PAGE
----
‘I have much pleasure in stating that I have known Nurse Fisher during the time she has been acting as nurse at the Kidderminster Infirmary & Children’s Hospital and that I have been much struck by excellent way in which all her duties have been performed. Latterly she has filled the office of head nurse at the children’s hospital and has shown herself in all respects excellently well fitted for the post. I can also testify to her having a thorough knowledge of the theory of nursing.’

9 January 1895 – reference from Matron of Kidderminster Infirmary & Children’s Hospital:

‘I have greatest pleasure in testifying to the careful and painstaking manner in which Nurse Margaret Fisher has performed her duties during the three years and two months she has worked in this Hospital. She has been very conscientious in the discharge of her duties, kind and attentive to her patients, pleasant to her fellow nurses, and obliging to those under whom she worked.’

14 January 1895 – reference from J. Lionel Stretton, Hon Surgeon, Kidderminster:

‘Nurse Fisher has been at the Kidderminster Infirmary & Children’s Hospital several years. She is a thoroughly practical nurse and one I can recommend with every confidence.’


14 January 1895 – reference from W Hodgson Moore, Hon Surgeon, Kidderminster:

‘I have seen much of Nurse Margaret Fisher during her training in the Wards of Kidderminster Infirmary & Children’s Hospital and can testify to her practical knowledge of the duties a nurse may be called upon to perform. Nurse Fisher has nursed patients to my entire satisfaction and showing a considerable amount of kindness in dealing with her patients. I wish her every success in her application for post as charge nurse.’

 

January 1895 – February 1896 Night Charge Nurse, Workhouse Infirmary, Hampstead, London

24 February 1896 – reference from Mary Gridlestone, Superintendent of Nursing, Workhouse Infirmary, Hampstead, London:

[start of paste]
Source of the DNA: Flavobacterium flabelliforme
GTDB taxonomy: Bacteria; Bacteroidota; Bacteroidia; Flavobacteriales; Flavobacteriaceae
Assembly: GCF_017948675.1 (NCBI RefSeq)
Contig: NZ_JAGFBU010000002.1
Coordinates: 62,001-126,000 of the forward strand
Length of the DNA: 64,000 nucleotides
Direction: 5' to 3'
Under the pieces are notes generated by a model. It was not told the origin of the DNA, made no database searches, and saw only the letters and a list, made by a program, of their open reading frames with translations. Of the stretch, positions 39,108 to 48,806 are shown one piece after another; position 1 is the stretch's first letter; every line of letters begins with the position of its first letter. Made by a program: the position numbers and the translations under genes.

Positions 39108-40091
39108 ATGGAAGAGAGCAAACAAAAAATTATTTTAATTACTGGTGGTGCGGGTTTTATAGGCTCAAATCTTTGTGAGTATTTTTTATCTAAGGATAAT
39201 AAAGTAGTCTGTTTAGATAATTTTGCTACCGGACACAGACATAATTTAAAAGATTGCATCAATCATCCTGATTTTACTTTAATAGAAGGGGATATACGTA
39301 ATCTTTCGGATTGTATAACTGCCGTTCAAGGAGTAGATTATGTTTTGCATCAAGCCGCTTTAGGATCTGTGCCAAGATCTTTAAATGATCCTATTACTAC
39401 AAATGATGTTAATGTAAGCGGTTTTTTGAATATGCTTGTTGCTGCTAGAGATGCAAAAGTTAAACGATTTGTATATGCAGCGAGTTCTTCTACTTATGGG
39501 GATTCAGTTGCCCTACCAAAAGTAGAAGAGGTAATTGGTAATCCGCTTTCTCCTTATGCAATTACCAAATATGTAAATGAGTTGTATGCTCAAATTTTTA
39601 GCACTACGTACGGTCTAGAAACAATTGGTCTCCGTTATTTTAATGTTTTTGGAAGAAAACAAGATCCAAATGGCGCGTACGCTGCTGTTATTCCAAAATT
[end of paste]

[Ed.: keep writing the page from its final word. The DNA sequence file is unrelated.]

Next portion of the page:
‘Nurse M. Fisher has been night charge nurse for the last 12 months at this Infirmary, and during that time I have found her a satisfactory nurse and careful in the discharge of her duties. I consider her well trained in both medical and surgical nursing, and she has had routine charge of the sick wards at night, with 3 assistant nurses under her.’


24 February 1896 – reference from Augustus H Cook, Medical Officer, Parish of St John, Hampstead, Workhouse Infirmary, New End, Hampstead, London:

‘I hereby certify that Nurse M. Fisher has been night charge nurse at this Infirmary for the past 12 months and during this time she has done her work most satisfactorily. Previous to coming here she had 3 years training at Kidderminster Hospital and is thoroughly efficient and trustworthy.’


27 February 1896 – Certificate of Character from Parish of St John, Hampstead, Guardians of the Poor.

 

Gap: Feb 1896 to July 1897 – after this interval Margaret must have started her 6 months Queen’s Nurse Training

1 January 1898 – Notice of Appointment as a Queen’s Nurse, from Queen Victoria’s Jubilee Institute for Nurses.

Queen’s Nurse, Birmingham

invitation

25 April 1899 – Invitation to an evening event with the Lord Mayor and Lady Mayoress of Birmingham, Alderman and Mrs Beale, at the Lord Mayor’s Parlour, The Council House. Addressed to Birmingham District Nursing Society, Newhall Street.